Labour Education and Employment Secretary David Blunkett has taken the initiative to regain the confidence of schools by sending an unprecedented letter to headteachers and governing bodies promising a new open door policy.
He urges them to set aside scepticism, stressing that partnership is essential if schools are to succeed. "We are not interested in dogma," he says in the letter. "Instead we are committed to what works. We are interested in standards not structures."
The appointment of Michael Barber as head of the new standards and effectiveness unit within the Department of Education and Employment also sends out a clear message about the way Mr Blunkett's "enabling department" is going to operate, with a working educational professional, rather than a civil servant, at its heart.
Professor Barber, the dean of new initiatives at London University's Institute of Education, has the personal backing of the Prime Minister and will have wide ranging powers to develop strategies for raising standards in schools.
Style as well as substance is likely to change. As a former education officer of the National Union of Teachers, Professor Barber is expected to have a less confrontational approach than Chris Woodhead, the chief inspector of schools.
The teacher unions have said they expect fairness rather than favour, but have already been won over by Mr Blunkett's promise of a place at regular education summits to discuss policy. Local authorities are eager too, to join a new era of partnership.
Mr Blunkett believes Professor Barber will provide an "outward looking focus from within the department". He will be expected to bring together the warring quangos - the Office for Standards in Education, the Teacher Training Agency and the School Curriculum and Assessment Authority - in the drive to raise standards, bringing much of the impetus back within the DFEE. Significantly, in his inaugural speech at the Institute of Education, Professor Barber warned last year that an incoming Government would have to tame the internecine struggles between quango heads. The task is now his.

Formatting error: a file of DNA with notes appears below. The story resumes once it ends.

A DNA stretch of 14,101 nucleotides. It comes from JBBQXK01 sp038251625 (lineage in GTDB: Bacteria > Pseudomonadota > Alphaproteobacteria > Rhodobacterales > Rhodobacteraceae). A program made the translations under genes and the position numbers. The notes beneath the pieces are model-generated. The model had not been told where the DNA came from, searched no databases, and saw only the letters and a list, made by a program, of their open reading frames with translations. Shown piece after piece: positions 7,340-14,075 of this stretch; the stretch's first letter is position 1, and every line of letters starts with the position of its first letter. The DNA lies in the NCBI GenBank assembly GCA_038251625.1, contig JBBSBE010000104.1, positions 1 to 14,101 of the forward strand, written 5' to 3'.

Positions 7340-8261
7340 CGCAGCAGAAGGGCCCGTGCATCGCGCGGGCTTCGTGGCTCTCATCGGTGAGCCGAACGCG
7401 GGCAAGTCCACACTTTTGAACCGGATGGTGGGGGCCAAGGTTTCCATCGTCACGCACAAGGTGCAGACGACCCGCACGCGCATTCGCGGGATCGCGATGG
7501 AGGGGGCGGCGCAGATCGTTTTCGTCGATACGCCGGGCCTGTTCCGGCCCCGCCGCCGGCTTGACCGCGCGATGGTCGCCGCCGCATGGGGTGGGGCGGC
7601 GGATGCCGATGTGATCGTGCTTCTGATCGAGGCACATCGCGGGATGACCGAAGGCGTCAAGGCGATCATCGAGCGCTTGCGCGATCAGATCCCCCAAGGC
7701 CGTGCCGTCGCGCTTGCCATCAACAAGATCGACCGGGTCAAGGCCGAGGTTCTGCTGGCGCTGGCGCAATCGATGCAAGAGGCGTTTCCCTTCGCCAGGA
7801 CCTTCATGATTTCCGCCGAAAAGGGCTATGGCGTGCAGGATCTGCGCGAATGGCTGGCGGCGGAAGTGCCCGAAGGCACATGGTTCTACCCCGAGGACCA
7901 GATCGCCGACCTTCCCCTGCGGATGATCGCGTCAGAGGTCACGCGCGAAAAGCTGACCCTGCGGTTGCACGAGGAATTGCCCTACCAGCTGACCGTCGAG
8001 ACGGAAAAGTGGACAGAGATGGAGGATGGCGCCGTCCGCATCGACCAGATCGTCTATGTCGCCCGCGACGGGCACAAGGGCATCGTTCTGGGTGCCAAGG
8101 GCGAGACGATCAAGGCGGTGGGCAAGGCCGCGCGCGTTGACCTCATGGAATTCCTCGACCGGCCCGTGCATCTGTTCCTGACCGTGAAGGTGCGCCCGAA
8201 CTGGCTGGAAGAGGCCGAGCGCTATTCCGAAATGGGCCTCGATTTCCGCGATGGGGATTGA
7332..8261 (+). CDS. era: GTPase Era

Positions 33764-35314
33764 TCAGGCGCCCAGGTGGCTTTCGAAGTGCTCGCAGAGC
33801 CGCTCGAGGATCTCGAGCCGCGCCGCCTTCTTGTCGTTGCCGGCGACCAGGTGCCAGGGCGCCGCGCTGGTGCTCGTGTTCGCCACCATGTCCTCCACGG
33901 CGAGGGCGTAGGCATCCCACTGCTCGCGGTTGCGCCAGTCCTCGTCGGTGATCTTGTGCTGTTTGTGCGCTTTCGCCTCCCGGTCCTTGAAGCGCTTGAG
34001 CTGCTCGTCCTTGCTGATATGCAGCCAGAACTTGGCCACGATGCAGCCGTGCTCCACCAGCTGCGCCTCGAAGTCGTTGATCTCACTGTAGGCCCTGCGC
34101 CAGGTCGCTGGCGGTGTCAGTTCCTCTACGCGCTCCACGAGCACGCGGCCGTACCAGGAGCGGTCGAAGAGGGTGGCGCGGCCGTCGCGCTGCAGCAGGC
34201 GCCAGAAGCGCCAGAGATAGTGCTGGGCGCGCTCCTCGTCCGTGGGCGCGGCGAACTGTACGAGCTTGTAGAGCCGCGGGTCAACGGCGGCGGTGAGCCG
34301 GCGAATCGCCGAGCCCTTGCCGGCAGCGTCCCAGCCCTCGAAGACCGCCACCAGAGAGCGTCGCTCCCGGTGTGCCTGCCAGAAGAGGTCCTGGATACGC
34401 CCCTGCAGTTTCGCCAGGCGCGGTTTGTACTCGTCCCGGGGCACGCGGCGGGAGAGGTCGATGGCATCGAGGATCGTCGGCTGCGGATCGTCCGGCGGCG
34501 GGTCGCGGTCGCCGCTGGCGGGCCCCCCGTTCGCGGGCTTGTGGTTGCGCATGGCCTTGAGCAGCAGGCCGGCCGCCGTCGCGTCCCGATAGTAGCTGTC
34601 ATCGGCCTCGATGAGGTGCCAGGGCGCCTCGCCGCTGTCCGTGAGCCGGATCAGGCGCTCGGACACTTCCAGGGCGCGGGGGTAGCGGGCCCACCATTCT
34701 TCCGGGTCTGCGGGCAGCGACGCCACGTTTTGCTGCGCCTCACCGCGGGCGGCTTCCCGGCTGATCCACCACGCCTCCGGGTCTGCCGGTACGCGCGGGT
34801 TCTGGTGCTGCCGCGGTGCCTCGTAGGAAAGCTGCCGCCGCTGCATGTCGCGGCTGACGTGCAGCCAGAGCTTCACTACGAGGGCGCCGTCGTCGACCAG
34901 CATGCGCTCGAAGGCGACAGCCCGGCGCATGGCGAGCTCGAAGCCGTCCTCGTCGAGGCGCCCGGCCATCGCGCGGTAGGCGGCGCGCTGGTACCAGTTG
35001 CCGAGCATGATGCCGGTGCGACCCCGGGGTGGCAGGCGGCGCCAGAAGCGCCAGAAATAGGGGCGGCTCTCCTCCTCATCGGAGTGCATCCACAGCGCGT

Mr Blunkett has a set of targets which all the quangos will be expected to achieve. For example all children, apart from those with special needs, will be expected at the age of 11 to be able to read at the appropriate level by the end of a second Labour term in office.
The Government showed its determination to act swiftly on standards, with the priority the 281 schools identified by OFSTED as failing. Stephen Byers, standards minister, is this weekend studying a report on failing schools. He said: "For those schools which are unable to improve, we will close them and order a fresh start. Good schools which co-exist with the bad will be brought in to support them and set the underperfoming school on a new path. We will not shrink back from tough decisions."
As part of the new deal, a Labour Government has pledged to cut class sizes to 30 or under for every five, six and seven-year-old within its first term of office.
Civil servants are struggling to turn the promise into reality amid fears about how it will be funded and implemented. They believe the pledge can only be met through paying a specific grant to local authorities and are worried that money given to schools to cut class sizes could be spent elsewhere.
Sources close to Mr Blunkett insist that no money other than that saved from the abolition of the assisted places scheme will be used to cut class size. This is expected to accrue at the rate of o30 million a year and will be targeted at areas that need it in order to meet the pledge which formed a centrepiece of Labour's manifesto.
But with official figures showing just 13 English LEAs now have less than 10 per cent of their primary pupils in classes of 30 or fewer that money will be spread thinly. There are already more than 1.1 million children in classes of 31 to 35, a further 120,354 are in classes of 36 to 40 and almost 9,500 are in classes of 41 or more.
FE Funding Revolution, page21